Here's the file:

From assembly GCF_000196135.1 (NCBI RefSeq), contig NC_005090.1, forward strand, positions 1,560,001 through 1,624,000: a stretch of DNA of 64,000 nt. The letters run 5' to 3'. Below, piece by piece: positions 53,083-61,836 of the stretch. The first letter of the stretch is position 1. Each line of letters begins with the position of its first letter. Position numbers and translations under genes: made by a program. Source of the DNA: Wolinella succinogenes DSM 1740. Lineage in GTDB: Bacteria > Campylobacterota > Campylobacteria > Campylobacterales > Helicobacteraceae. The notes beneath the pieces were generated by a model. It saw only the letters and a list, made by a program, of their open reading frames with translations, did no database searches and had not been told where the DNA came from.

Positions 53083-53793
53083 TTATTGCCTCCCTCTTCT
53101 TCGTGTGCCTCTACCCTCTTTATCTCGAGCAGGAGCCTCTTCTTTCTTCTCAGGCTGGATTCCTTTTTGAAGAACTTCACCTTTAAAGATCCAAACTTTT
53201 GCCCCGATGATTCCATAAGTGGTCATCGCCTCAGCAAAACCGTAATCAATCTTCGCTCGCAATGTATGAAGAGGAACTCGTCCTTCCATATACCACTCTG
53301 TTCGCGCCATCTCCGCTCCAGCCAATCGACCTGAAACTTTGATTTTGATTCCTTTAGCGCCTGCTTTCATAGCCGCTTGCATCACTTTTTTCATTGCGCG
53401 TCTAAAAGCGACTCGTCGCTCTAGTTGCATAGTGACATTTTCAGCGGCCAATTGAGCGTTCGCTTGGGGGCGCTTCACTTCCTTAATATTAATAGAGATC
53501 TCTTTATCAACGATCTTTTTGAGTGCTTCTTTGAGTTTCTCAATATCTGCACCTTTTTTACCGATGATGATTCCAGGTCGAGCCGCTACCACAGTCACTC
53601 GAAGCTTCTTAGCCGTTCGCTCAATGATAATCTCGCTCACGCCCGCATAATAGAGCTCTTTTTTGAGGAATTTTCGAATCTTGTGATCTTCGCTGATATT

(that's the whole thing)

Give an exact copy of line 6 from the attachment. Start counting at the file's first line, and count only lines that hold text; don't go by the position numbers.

53301 TTCGCGCCATCTCCGCTCCAGCCAATCGACCTGAAACTTTGATTTTGATTCCTTTAGCGCCTGCTTTCATAGCCGCTTGCATCACTTTTTTCATTGCGCG